Titanic FAQs: What Was Titanic’s Displacement?

The “Big Ship”

Question: What was the displacement of the Titanic?

Answer: 52,310 imperial tons at a mean draught of 34′ 7″.

The displacement (or the weight of the seawater that the ship would displace, an estimate of literal weight rather than of enclosed space) of the Olympic and Titanic have often been cited at 66,000 tons. However, this figure is inaccurate. What was the actual displacement for the Olympic and the Titanic, then? (The Britannic‘s displacement was slightly greater due to her larger beam and other modifications made to her design.) Harland & Wolff’s Edward Wilding testified that the displacement of the Olympic and Titanic, at a draught of 34′ 7″, was identical: 52,310 tons.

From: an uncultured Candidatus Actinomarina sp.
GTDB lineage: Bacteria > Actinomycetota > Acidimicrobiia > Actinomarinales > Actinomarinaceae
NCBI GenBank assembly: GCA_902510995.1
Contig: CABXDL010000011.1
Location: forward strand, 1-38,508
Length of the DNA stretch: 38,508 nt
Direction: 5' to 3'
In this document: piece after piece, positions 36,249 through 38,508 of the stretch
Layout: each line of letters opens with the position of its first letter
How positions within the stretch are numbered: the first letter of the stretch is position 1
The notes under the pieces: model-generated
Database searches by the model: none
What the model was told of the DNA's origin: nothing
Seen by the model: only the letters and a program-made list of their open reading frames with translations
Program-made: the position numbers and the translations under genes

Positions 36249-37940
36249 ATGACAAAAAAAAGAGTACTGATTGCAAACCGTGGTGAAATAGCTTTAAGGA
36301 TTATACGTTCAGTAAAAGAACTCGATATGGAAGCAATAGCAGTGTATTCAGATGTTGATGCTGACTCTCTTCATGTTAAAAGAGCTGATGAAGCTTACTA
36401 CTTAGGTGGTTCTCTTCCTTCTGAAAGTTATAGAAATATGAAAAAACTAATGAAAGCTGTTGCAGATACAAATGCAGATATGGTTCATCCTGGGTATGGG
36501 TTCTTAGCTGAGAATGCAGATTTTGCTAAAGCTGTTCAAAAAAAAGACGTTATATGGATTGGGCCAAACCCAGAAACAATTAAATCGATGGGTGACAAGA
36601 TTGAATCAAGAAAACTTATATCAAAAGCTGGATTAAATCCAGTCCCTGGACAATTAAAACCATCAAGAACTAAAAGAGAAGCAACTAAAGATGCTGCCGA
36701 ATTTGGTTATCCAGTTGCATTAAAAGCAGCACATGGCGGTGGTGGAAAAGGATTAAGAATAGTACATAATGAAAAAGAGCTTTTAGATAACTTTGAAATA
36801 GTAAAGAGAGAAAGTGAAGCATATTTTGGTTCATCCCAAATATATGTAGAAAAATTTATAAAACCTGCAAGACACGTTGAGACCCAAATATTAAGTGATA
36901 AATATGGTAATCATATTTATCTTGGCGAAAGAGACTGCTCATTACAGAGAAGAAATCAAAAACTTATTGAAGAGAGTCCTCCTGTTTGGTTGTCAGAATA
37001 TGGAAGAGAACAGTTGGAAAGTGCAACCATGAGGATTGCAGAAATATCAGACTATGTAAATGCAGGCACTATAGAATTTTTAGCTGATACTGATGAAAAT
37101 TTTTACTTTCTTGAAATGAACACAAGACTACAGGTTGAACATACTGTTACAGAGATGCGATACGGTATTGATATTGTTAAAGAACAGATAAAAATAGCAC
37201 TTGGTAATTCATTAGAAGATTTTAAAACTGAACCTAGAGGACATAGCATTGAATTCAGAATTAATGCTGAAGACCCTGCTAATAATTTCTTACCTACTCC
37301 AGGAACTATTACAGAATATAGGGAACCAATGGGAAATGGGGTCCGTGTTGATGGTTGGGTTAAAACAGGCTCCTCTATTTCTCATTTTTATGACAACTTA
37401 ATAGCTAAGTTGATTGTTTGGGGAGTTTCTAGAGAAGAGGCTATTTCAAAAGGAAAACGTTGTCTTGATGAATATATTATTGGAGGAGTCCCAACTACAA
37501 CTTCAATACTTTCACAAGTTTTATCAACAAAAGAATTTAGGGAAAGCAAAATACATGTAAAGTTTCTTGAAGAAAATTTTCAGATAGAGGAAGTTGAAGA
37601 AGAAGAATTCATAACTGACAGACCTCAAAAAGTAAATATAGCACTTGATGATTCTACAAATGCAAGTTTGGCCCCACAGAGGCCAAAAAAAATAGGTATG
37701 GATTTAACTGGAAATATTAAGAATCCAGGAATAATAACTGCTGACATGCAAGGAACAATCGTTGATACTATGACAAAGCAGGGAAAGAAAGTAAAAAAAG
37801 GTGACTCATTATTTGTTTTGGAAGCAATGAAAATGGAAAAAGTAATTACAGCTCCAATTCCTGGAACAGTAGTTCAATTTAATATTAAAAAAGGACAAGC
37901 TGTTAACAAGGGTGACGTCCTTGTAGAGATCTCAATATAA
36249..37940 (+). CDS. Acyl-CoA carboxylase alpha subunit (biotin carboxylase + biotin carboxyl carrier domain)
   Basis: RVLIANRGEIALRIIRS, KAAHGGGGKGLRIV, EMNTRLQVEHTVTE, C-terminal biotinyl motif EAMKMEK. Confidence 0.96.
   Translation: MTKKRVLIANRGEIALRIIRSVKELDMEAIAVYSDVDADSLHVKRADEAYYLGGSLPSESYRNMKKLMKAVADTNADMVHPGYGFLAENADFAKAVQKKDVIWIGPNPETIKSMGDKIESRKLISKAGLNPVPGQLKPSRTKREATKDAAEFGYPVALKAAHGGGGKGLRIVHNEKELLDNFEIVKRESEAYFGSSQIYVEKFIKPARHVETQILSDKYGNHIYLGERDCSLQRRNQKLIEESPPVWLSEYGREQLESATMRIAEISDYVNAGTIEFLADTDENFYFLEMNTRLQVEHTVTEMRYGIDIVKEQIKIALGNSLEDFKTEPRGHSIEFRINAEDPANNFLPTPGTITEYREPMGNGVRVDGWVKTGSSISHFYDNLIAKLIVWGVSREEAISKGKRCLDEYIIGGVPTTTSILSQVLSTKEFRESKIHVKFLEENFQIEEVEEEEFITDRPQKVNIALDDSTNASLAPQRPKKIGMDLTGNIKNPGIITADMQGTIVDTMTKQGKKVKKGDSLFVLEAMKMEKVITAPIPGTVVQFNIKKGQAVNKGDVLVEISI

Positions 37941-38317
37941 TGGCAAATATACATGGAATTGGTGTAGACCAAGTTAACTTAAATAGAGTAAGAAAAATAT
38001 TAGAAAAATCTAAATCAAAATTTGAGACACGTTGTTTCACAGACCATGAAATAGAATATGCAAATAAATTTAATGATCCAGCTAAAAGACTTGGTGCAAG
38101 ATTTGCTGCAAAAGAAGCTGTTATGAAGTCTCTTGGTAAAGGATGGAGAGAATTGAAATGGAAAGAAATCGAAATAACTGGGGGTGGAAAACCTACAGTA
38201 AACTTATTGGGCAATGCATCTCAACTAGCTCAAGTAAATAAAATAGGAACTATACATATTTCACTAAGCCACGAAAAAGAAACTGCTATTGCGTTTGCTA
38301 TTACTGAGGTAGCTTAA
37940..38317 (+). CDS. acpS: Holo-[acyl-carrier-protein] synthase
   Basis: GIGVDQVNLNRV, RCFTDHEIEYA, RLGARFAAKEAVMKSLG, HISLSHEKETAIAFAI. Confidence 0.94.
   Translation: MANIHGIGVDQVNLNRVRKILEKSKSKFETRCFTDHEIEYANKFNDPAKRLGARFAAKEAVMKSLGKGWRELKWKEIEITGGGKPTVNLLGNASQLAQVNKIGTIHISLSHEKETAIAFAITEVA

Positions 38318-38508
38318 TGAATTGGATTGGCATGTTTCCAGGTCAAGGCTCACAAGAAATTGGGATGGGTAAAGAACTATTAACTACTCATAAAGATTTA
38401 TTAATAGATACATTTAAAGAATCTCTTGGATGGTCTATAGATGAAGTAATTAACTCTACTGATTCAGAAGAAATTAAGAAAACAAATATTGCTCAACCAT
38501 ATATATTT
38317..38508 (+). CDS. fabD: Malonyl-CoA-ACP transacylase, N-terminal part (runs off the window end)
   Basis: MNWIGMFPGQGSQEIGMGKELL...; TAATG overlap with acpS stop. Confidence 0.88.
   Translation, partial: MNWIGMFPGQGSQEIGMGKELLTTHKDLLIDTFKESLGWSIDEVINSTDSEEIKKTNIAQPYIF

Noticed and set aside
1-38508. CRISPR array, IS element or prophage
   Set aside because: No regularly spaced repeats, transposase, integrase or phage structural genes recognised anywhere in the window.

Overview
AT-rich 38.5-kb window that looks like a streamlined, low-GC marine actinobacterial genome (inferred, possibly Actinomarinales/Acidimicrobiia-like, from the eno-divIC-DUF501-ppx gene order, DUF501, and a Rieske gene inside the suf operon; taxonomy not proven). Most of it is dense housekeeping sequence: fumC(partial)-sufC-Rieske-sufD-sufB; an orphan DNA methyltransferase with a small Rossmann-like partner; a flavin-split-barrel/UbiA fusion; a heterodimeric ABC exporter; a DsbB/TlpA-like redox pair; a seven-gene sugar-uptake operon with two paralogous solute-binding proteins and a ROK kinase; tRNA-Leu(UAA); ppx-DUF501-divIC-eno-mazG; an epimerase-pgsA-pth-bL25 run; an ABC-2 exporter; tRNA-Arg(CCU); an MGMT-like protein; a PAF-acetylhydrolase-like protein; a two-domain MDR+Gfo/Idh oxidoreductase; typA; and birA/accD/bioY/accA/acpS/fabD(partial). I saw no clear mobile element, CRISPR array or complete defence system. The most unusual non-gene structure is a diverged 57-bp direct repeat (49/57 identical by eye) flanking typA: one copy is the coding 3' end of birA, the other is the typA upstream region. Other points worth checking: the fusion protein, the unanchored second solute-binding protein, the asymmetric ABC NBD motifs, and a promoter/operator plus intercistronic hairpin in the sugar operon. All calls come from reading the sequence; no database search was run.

Since the weight of a vessel varies depending on her load status (i.e., fuel, cargo, provisions, etc.), the measurement of 52,310 tons (British tons of 2,240 pounds, or just over 117 million pounds) cited above would only apply to the ship at a draught of 34′ 7″. At a draught of 27′ 10 1/2″, Titanic displaced 40,850 tons; at a hypothetical draught of 36′ (deeper than her standard in service load), she would still displace less than 55,000 tons.

Recommended Reading:

  • On A Sea of Glass: The Life & Loss of the RMS Titanic by Tad Fitch, J. Kent Layton and Bill Wormstedt
  • Report Into the Loss of the SS Titanic, by Sam Halpern, et al.
  • The 66,000 Ton Myth by Mark Chirnside.